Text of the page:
In a year that saw a bewildering array of releases, re-releases, special editions that weren’t so special and titles that were never released but simply escaped, only a handful stand out as the very best and very worst. Here, in order, are the 10 best and a few worst.
The Jazz Singer, with Al Jolson, is a soundie education.
1 THE JAZZ SINGER: THREE-DISC DELUXE EDITION (WB, 1927)
The package includes a full disc of early soundies with dynamite Roaring 20s acts, a full-length doc on the silent-to-sound transition and good memorabilia and information on Al Jolson. One flaw: no one discusses blackface, a controversial element of Jolson’s work. This slot could just as easily have gone to Breathless, The Threepenny Opera, Battleship Potemkin or the Josephine Baker Collection; it’s been a good year for classics. This is the best cultural history of the year.
2 HAIRSPRAY: TWO-DISC EDITION (Alliance, 2007)
The movie offers two hours of non-stop energy. Everyone and everything, even the camera, bops to the beat. The lavish extras match the movie’s energy, from the giddy director and star commentary to the dance lessons. The most exuberant set of the year.
3 AL PACINO: AN ACTOR’S VISION (Fox, 1990-2005)
Al Pacino stars in two filmed plays and Looking For Richard, a mix of backstage doc and bits from Shakespeare’s Richard III. He and Jerry Orbach are great in Chinese Coffee, but his ill-advised Cockney accent kills Local Stigmata. Never mind. Between Pacino’s commentaries and his two-hour guided tour of the Actors Studio, you’ve got all you could want about his view of film, theatre and his own work.
4 PAN’S LABYRINTH (Alliance, 2006)
Pan’s Labyrinth gets my nod for most meaningful visual design. It blends fairy tale and real worlds to powerful effect. Among the extras, Guillermo del Toro explains his sources, his approach to visual storytelling, his sense of the value of fairy tales and more. He’s talking about the meaning of his choices, not the mechanics, and that makes all the difference.
5 THE HOST (Alliance, 2006)
Korean director Bong Joon-ho gets an Anglo friend to interview him for the commentary. The result is detailed remarks on every conceivable aspect of the filmmaking process, the director’s thoughts and, best of all, specifics of Korean life that we’d never catch on our own. It adds immensely to what is already the best monster movie to come along in years.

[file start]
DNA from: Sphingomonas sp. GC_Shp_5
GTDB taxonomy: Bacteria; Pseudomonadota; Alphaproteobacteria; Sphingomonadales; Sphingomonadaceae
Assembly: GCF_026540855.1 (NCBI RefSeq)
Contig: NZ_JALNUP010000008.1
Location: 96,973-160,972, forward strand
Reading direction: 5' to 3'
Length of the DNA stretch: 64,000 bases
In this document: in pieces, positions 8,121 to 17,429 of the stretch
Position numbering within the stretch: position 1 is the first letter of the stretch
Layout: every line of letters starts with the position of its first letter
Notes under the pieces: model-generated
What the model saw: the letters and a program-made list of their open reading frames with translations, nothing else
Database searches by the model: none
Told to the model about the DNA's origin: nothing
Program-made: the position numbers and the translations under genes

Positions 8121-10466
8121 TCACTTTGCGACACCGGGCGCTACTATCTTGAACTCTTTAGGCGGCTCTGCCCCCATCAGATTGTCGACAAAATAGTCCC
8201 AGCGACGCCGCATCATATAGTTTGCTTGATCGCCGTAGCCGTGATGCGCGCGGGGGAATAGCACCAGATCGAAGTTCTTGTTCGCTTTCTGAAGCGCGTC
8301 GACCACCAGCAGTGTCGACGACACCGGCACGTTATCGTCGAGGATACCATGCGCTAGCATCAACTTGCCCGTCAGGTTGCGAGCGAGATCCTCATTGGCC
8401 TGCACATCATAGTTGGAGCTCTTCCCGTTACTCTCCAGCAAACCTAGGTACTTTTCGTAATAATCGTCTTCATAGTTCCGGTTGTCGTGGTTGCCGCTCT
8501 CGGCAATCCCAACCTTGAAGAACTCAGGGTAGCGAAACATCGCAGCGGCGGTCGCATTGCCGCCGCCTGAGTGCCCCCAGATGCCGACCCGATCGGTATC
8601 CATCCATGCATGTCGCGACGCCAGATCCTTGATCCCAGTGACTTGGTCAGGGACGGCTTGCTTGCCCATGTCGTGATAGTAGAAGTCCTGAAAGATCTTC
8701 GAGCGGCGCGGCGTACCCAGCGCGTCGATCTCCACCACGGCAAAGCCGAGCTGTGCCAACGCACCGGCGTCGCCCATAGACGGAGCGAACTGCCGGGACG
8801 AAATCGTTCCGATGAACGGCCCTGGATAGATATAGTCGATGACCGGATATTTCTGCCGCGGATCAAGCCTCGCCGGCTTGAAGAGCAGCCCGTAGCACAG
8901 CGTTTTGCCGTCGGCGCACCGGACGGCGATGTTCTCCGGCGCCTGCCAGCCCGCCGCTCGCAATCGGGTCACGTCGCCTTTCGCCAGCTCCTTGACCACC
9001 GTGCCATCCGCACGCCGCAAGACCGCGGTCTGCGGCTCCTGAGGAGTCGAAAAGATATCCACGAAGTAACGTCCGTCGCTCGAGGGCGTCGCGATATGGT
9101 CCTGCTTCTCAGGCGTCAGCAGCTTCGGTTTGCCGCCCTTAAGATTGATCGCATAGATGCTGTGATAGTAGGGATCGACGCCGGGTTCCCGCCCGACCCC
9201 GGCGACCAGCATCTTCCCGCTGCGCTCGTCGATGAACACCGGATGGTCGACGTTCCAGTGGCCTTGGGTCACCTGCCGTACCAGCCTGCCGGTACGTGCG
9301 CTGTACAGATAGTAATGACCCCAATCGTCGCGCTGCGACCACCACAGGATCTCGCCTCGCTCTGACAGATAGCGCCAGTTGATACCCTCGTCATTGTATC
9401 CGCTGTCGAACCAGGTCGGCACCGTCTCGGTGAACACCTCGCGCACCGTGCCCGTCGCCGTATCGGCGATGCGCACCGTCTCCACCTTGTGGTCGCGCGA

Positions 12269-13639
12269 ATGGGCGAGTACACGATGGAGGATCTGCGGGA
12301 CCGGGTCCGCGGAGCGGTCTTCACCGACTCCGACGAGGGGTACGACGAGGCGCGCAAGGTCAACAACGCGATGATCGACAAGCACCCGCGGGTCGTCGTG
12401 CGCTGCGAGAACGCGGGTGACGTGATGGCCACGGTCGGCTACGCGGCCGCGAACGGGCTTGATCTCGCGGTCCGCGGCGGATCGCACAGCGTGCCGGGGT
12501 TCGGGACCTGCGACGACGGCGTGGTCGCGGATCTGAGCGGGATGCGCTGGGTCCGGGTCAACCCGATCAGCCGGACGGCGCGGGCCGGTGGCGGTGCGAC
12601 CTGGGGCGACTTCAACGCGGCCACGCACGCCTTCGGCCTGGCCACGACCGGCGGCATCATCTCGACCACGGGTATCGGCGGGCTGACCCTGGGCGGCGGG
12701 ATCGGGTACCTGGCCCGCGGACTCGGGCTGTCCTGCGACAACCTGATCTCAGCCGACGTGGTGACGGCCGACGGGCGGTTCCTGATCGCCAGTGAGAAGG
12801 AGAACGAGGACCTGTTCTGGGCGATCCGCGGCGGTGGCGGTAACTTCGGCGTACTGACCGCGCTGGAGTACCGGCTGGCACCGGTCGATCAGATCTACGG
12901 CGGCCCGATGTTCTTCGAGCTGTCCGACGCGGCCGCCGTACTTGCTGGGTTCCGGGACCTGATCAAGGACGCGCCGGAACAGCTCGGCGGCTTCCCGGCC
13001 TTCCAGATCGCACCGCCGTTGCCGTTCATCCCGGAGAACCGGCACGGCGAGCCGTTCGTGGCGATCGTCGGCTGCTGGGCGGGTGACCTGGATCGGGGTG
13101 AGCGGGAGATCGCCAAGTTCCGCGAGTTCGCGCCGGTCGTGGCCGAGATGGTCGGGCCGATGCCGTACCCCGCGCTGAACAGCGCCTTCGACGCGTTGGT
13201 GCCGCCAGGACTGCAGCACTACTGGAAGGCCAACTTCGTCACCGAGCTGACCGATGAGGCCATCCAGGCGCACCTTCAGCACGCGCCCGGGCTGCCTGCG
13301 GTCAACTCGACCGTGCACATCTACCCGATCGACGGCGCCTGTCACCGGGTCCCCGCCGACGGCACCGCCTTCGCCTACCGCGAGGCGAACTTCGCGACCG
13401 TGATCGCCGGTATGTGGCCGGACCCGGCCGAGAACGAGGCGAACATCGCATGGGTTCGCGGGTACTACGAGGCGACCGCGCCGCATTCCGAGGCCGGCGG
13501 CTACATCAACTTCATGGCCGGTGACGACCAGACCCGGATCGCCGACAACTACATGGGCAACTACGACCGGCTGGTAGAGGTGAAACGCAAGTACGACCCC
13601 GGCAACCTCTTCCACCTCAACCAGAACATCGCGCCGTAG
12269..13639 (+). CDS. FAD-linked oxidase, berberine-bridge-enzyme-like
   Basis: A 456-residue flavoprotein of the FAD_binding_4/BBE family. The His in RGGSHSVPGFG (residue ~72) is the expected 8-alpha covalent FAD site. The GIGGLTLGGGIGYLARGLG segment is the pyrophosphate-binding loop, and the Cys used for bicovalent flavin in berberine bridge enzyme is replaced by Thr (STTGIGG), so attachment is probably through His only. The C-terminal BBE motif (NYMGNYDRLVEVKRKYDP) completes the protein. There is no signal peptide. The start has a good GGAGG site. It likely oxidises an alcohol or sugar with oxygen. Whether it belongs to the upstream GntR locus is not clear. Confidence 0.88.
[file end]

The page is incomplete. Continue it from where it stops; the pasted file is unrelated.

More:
6 THE ADVENTURES OF PRISCILLA, QUEEN OF THE DESERT (MGM, 1994)
On the surface, it seems to have sprung fully formed from writer/director Stephan Elliott’s dreams. But Elliott discusses the financing and selling of his drag queen road trip movie, something most directors don’t do, and covers Sydney’s bizarre drag scene, which inspired its look. This package provides one of the year’s best peeks behind the scenes.
7 UNDER THE VOLCANO (Criterion, 1984)
John Huston’s film is a masterpiece, and Albert Finney as the ex-consul rotting away in a small Mexican town paints a brilliant portrait of alcoholism. Lavish extras include Donald Brittain’s acclaimed documentary on the alcoholic life of Malcolm Lowry, author of the highly autobiographical source novel.
8 THE MYTH (Sony, 2005)
Most stars mouth the clichés or avoid the commentary and making-of doc entirely. Jackie Chan, this year’s most generous movie star, is all over both with his likes, dislikes, production stories and philosophy of filmmaking. He’s not sophisticated, but he is honest and spontaneous, which shows how a commercial action comedy with a bittersweet tinge can also be a personal film.
Planet Terror commentary is way cool.
9 PLANET TERROR: TWO-DISC SPECIAL EDITION (Alliance, 2007)
Nobody thinks of Robert Rodriguez as a serious artist, and he’s not. He’s a playful artist. Check out the commentary on this ultra-gorey, blow-up-everything zombie flick to hear a man in control of his medium, bursting with all kinds of ideas and happy in his work. Best art masquerading as trash.
10 APOCALYPTO (Touchstone/Disney 2006); EXTERMINATING ANGELS (Mongrel, 2006)
A tie for best trash masquerading as art. Mel Gibson’s big-budget Tarzan movie strains for significance, but check the extras and learn just how much historical weight he expected his spectacle to bear. Jean-Claude Brisseau’s movie about watching women masturbate is really a tragedy. He says so in his interview. It’s got the trappings, but it’s hard to feel for a hero whose tragic flaw is stupidity.